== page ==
A SIMPLE DISAGREEABLE fact lurks beneath all that earnest talk about insurance after the Three Mile Island accident.It is that some accidents cannot be insured against-they are beyond insurance. There is no way Metropolitan Edison, or any other utility could buy enough insurance to cover the damage claims that would be filed if a nuclear reactor really ran wild. And there is no way these utilities could pay all such claims themselves.

It was for this reason that Congress originally passed the Price-Anderson Act, which sets up an insurance pool and limits the total liability in a nuclear accident. And Congress is quite right to take another look at that act in the aftermath of Three Mile Island. Price-Anderson puts a limit of $560 million on the damages than can be collected from this or any other nuclear power plant accident. That limit, set 20 years ago, may need to be changed or the composition of the fund altered. But the fact that more than $560 million in damages has already been claimed-and far more than that would be incurred in a major nuclear accident-is not alone sufficient reason to wipe out the fund.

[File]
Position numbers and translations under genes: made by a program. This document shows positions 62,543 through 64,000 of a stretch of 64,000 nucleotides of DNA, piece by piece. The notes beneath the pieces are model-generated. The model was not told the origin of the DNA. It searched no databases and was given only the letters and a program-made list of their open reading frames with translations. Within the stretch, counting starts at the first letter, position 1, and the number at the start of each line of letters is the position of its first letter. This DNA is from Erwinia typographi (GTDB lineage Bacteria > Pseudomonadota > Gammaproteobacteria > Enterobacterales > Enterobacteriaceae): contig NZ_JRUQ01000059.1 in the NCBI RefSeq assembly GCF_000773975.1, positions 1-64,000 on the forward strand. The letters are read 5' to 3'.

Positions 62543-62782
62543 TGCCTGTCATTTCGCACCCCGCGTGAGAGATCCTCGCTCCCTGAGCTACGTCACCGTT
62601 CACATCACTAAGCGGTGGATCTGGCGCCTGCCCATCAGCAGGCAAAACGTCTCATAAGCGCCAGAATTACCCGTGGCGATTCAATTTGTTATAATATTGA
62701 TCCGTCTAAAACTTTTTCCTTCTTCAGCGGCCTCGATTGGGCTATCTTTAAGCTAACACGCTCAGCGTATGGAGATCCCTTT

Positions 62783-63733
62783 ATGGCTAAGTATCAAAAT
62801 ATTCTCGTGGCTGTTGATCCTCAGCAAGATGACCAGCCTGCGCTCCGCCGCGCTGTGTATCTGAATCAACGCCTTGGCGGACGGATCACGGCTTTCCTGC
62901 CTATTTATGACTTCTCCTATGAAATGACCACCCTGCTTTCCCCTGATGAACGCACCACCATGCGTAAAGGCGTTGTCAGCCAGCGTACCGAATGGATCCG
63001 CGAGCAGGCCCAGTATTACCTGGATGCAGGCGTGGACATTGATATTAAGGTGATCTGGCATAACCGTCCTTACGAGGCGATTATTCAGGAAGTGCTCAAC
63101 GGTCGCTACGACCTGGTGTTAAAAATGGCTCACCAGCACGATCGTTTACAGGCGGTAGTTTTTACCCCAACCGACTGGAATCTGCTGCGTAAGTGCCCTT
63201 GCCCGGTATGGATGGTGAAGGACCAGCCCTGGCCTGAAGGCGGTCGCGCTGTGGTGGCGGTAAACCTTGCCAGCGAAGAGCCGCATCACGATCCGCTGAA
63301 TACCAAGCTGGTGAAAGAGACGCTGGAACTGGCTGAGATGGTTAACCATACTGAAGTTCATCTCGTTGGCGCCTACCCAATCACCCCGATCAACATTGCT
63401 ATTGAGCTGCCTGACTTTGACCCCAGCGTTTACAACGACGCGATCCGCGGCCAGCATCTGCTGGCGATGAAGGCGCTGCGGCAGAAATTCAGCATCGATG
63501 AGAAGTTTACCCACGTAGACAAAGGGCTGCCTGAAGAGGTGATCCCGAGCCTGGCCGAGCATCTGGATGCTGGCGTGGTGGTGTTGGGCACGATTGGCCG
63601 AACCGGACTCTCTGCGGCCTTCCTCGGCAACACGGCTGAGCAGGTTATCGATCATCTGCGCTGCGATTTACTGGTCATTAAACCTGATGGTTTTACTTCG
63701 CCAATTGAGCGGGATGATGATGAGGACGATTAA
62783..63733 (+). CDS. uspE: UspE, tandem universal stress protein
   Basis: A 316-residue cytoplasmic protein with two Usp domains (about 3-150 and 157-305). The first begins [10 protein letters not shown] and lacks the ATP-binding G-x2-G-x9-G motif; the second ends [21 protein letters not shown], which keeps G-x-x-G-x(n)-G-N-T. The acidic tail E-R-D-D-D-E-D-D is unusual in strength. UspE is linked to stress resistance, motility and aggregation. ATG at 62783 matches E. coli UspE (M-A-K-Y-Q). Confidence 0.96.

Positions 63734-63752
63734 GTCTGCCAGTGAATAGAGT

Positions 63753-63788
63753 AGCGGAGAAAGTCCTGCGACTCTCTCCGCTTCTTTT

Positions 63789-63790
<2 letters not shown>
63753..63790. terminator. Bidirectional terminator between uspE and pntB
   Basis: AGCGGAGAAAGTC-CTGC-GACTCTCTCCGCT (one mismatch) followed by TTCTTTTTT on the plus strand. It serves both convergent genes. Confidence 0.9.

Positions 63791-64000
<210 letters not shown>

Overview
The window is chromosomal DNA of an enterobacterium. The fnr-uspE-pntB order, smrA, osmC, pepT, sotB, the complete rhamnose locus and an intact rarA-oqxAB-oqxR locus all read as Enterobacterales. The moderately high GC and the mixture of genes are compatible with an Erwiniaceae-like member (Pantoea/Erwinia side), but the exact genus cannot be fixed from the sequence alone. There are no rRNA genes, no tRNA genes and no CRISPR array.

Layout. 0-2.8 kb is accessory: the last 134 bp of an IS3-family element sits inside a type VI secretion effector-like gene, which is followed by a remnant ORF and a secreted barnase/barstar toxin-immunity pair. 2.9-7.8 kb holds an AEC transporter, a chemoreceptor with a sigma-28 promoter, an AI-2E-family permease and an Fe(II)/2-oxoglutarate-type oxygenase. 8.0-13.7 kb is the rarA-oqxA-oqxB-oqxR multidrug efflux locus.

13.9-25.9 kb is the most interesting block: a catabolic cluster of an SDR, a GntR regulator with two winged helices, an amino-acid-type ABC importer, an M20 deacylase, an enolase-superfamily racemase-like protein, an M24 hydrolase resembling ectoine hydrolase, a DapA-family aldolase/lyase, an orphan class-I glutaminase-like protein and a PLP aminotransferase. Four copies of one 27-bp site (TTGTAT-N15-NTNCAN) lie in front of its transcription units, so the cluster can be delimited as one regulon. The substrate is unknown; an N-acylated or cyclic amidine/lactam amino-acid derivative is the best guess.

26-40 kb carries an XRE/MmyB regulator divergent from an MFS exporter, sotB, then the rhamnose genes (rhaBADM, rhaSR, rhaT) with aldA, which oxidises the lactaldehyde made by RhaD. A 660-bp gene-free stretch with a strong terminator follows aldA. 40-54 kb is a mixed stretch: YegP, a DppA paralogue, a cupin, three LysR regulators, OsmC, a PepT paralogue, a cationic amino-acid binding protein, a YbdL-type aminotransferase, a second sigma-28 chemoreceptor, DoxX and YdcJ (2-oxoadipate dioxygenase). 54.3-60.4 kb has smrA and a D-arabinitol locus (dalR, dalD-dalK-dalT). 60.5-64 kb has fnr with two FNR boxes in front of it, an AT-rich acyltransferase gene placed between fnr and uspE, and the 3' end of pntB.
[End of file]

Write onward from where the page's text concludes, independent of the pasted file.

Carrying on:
Indeed, the pot of money available to pay claims for whatever damage this accident did is probably larger than it would have been if Metropolitan Edison had to bear the costs by itself. It is doubtful that the combination of the amount of the insurance it could buy and the funds it could accumulate-or raise by going into bankruptcy-would total $560 million.

The judgment Congress made in originally enacting Price-Anderson was that this country needed nuclear power and that this liability limitation was necessary to get it. The explicit promise in the act is that Congress will make available funds to meet whatever damage judgments are left unpaid after the $560 million is exhausted. With that promise, victims of nuclear accidents are better off with Price-Anderson in place than they would be without it.